The Trinity Episcopal Church celebrates its 200th anniversary | News

PLATSBURGH – The Parish of the Trinity Episcopal Church celebrates its 200th anniversary throughout the year.

It is the oldest parish in the deanery of the North Adirondacks.

The Dean, The Right Reverend David K. Ousley, is the priest in charge and the 26th rector of the church located at 18 Trinity Place in Plattsburgh.

“It was chartered in 1821, September 30,” said Martha Bachman, church historian.

“They encountered other places early on. There are stories, although I could not find any documentation on this, that the door originally opened on the north side of the church instead of the south.

“But I tend to think that’s not true because I really looked at the building a lot.”

The gray stone structure, built from 1830 to 1831, is the second oldest church in Plattsburgh after the First Presbyterian Church, established in 1792.


Reverend Joel Clapp became the first rector in March 1822.

“We are an Episcopal Church,” Bachman said.

“We use the Book of Common Prayer. The Book of Common Prayer delimits the services for Rite One, Rite Two, Morning Prayer, Evening Prayer. We follow the principles of the Episcopal Church across the country.

“The English Church is the Anglican Church, and in the United States it is the Episcopal Church. As time went on and we became an independent country, we formed our own.

“Originally, before the Revolution, our churches were all the Church of England, which is the Anglican Church. With the Revolution, it ended.


The gray stone structure, which can accommodate 300 people, was redesigned in 1861, the same year as the stained glass windows were installed.

“We don’t know the mason’s name,” she said.

“It’s built with stone, locally mined stone. There was a large wooden spire at the top, but it became unstable and was either taken down or blown out. He was not replaced.

“The church had the traditional box benches. People bought their bench. There have been some upgrades and things have changed since then, but basically the interior is pretty much what it used to be.

New steps have been installed up to the balcony, but the old curved steps remain.

“They were paying 10 cents a week for a boy to pump the organ bellows, so they could play the organ,” Bachman said.

“At one point we had a bench in the back for the colored minions. Lafayette (Mason) and his mother, Dinah, were baptized here. Mrs. Ransom (Margaret Bird) brought them in shortly after their release, and they were no longer slaves because New York had banned slavery. They were brought in to be baptized. They were obviously living on the Ransoms.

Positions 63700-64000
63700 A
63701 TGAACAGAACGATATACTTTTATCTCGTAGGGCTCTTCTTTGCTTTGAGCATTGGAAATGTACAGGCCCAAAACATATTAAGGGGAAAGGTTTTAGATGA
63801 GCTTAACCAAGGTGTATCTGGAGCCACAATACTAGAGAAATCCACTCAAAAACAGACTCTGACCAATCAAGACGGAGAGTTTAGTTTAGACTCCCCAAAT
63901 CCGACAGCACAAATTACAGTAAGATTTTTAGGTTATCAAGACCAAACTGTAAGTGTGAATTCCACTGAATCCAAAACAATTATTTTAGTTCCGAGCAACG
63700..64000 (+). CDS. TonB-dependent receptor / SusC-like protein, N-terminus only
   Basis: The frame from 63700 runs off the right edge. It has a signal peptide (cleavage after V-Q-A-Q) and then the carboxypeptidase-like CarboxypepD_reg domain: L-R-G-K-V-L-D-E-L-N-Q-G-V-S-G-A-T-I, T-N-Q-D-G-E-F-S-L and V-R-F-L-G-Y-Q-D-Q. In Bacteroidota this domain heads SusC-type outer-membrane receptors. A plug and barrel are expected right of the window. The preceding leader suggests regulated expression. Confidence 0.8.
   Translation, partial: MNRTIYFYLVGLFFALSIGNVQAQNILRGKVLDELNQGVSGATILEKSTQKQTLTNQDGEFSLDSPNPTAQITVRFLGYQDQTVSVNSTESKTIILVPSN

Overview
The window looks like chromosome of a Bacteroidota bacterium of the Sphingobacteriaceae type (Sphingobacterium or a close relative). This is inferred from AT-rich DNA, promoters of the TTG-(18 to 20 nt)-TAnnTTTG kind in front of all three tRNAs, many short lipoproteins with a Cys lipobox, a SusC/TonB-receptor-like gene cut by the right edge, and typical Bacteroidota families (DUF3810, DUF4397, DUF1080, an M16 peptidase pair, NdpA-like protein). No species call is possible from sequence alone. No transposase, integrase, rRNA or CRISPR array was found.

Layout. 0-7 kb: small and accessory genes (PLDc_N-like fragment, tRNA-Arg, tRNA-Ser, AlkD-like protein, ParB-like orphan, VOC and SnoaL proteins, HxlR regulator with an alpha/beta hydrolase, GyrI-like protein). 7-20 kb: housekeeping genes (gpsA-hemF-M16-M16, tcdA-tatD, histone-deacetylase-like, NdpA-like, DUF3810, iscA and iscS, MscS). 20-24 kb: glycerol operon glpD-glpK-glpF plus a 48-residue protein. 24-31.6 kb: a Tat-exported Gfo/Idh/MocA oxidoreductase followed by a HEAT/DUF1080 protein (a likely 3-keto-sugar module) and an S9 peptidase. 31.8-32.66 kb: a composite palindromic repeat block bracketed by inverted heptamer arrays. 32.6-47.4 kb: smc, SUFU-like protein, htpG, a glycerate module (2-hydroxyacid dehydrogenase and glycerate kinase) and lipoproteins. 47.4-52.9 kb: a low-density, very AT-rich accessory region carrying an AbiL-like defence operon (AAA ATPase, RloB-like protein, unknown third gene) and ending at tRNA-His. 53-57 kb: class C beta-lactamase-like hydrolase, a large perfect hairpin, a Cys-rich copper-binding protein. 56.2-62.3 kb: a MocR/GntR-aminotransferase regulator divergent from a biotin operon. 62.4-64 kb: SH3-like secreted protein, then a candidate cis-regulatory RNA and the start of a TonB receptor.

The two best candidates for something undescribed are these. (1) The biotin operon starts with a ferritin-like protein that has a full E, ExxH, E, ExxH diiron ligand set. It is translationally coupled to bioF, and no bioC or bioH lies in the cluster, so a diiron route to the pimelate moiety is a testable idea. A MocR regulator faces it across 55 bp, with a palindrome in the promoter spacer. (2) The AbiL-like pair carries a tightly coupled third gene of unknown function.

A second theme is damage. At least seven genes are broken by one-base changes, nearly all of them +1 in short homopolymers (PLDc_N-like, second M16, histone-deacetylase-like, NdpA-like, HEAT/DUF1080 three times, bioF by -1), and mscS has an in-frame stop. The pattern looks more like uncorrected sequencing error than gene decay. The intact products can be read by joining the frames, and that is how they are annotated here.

Lewis Ransom, Esq. was a founder and administrator of Plattsburgh Academy, where the first church services were held with visiting clergy from Vermont, according to “A History of Trinity Episcopal Church 1821-1971, Reflection & Hope.”

In the certificate of organization of the church, it is stated: “The ransom has been called for the presidency here since no rector is present and chaired and by a majority of votes, Said Lewis Ransom and the Lieutenant John RL Skinner were elected guardians of the church, and William Swetland, MM Standish, Lyman Foot, William P. Taylor, Timothy F. Cooke, Anselm Parsons, John Lynde and Anson J. Sperry were elected vestrymen of said church congregation or society and Wednesday in the week called Easter week … “

The certificate was signed and sealed by Ransom, Cooke and Taylor in the presence of Anson J. Sperry. It was recorded by Caleb Nichols at the Clinton County Clerks Office, Liber G of Deeds, page 97.

Many names of priests and parishioners – Beaumont, Lynde, Bailey, Platt, Sailly – adorn the streets of Plattsburgh and the stained glass windows of the church or the artifacts given in their memory.

Swetland, the “great lawyer of upstate New York,” married Elizabeth “Betsey” Ketchum Delord, widow of businessman Henry Delord.

“We have William Swetland up front on the east side,” Bachman said.